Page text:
The Depth of the AI Plagiarism Problem

Professors' assignment design should be guided by a frank and realistic look at how easy effective AI plagiarism is.

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Welcome to AutomatED: the newsletter on how to teach better with tech.

Each week, I share what I have learned — and am learning — about AI and tech in the university classroom. What works, what doesn't, and why.

Let’s dive into why I think many professors need to take AI plagiarism more seriously.

Many professors are in denial about the depth of the AI plagiarism problem.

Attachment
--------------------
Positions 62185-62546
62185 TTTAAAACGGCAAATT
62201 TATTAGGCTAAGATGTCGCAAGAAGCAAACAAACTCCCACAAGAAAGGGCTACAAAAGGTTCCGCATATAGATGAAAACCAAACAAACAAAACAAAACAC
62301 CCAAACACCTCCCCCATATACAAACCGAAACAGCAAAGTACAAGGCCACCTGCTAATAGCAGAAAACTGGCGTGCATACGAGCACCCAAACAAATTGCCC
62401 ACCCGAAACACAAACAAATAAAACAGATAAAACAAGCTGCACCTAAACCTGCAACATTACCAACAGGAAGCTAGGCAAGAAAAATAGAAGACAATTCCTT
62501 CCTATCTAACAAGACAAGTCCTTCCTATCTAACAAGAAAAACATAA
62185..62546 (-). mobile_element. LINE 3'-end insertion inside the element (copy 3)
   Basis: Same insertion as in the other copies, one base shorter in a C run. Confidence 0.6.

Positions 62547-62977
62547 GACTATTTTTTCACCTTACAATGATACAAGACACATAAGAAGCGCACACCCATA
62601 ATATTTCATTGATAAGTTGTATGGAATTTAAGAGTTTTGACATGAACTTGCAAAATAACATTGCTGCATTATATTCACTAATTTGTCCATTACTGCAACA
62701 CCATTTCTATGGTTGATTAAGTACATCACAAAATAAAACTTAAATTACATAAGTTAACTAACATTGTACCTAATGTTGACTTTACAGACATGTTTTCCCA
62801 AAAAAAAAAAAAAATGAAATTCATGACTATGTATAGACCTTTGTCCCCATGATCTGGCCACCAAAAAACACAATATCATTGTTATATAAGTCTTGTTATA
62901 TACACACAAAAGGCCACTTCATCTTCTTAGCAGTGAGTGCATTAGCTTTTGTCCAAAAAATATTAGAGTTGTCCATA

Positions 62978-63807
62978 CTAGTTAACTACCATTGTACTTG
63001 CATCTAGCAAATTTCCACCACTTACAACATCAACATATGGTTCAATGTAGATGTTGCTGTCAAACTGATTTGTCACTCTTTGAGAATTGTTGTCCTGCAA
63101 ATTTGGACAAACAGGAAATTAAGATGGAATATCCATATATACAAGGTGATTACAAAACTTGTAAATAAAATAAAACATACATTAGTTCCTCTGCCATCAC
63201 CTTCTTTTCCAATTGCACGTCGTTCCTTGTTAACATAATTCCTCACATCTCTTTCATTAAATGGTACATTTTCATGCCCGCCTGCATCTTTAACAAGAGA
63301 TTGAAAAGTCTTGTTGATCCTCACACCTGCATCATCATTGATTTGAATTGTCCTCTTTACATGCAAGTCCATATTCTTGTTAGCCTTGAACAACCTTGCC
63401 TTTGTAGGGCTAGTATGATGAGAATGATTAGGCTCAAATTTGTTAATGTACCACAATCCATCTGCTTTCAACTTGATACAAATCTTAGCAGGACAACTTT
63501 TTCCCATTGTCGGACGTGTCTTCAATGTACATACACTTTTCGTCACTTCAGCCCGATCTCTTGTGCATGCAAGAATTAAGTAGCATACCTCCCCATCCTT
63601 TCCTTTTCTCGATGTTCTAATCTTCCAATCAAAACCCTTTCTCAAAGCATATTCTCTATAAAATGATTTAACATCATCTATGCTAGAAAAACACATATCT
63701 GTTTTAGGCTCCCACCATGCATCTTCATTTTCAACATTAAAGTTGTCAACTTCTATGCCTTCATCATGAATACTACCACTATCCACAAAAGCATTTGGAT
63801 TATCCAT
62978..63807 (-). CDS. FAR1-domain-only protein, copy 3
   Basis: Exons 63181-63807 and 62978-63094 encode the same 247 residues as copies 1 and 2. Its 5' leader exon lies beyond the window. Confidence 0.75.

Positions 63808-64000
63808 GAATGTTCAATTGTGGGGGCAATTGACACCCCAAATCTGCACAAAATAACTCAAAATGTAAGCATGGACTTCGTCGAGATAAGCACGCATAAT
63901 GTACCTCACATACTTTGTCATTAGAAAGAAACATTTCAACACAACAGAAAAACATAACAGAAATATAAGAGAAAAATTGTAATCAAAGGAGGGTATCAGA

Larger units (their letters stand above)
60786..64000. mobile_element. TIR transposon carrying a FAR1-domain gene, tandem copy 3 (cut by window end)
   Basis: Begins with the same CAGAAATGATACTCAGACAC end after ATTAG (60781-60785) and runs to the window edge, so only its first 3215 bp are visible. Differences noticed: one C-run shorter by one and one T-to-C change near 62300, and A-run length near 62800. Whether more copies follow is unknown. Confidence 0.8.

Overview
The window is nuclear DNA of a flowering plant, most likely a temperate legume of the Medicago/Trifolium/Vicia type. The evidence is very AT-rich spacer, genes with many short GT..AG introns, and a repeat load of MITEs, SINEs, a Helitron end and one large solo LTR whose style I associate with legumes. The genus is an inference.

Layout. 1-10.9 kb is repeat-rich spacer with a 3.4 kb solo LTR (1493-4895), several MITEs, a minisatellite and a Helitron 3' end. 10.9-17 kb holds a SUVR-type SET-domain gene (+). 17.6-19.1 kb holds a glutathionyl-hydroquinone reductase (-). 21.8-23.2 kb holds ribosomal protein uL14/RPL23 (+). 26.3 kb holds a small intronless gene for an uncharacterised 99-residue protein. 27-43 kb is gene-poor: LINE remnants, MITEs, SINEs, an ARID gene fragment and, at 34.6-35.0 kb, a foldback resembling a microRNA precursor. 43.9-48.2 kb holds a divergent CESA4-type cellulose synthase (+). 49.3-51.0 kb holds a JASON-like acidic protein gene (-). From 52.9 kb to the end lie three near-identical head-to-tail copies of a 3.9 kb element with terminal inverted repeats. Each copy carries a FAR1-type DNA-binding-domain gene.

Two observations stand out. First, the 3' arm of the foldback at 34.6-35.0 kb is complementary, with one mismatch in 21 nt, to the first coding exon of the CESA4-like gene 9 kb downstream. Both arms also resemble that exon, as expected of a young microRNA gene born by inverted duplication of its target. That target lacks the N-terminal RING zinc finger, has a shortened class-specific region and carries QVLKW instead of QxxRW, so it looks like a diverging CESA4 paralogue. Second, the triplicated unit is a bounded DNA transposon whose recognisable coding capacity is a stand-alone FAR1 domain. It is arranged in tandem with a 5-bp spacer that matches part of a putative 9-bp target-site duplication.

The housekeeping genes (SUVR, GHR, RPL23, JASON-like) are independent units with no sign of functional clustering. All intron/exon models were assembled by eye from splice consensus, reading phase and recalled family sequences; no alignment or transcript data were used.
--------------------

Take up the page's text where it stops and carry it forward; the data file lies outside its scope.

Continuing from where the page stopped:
When I talk with other professors about student plagiarism of written work in the era of AI, I regularly hear expressions of confidence about the limitations of AI, like the following:

A. “Students are not aware of how they could use AI to plagiarize.”

B. “AI-written text is clearly distinguishable from student writing.”

C. “There are free online tools that can reliably detect AI-written text.”

D. “If I suspect a student of using AI, I can determine whether they are by comparing the suspected bit of writing with their other submitted work.”

E. “My assignments are designed in ways that make it impossible to use AI to complete them.”

Today, I will argue that each of these is false or, at least, that many professors should operate as if they are.

Students are already plagiarizing with AI. I suspect many of them are not getting caught. This has become much clearer to me this semester. Just this past week, I determined that 8 of my students plagiarized their mid-term papers, including 4 who used AI.

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